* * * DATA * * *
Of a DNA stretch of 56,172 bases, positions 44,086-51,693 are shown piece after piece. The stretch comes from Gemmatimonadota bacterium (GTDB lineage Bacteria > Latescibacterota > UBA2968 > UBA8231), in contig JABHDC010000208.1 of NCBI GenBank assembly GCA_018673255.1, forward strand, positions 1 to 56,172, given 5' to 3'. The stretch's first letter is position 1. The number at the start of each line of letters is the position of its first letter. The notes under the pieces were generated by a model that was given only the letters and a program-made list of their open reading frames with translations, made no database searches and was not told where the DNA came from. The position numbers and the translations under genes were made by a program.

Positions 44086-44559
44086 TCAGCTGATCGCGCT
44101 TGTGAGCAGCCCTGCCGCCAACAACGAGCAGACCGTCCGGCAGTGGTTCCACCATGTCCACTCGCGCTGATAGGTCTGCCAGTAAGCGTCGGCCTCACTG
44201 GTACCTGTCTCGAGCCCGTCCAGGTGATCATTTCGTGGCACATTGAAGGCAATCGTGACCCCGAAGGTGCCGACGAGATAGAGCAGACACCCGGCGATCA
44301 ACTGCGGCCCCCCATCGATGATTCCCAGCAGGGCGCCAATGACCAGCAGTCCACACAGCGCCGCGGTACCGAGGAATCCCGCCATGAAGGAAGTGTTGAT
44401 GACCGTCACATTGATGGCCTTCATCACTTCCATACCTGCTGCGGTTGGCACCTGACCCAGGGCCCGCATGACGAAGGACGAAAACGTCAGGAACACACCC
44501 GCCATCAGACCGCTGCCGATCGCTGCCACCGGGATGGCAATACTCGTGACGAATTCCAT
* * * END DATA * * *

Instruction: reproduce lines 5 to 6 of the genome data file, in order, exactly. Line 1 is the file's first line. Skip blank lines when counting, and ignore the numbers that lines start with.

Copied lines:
44201 GTACCTGTCTCGAGCCCGTCCAGGTGATCATTTCGTGGCACATTGAAGGCAATCGTGACCCCGAAGGTGCCGACGAGATAGAGCAGACACCCGGCGATCA
44301 ACTGCGGCCCCCCATCGATGATTCCCAGCAGGGCGCCAATGACCAGCAGTCCACACAGCGCCGCGGTACCGAGGAATCCCGCCATGAAGGAAGTGTTGAT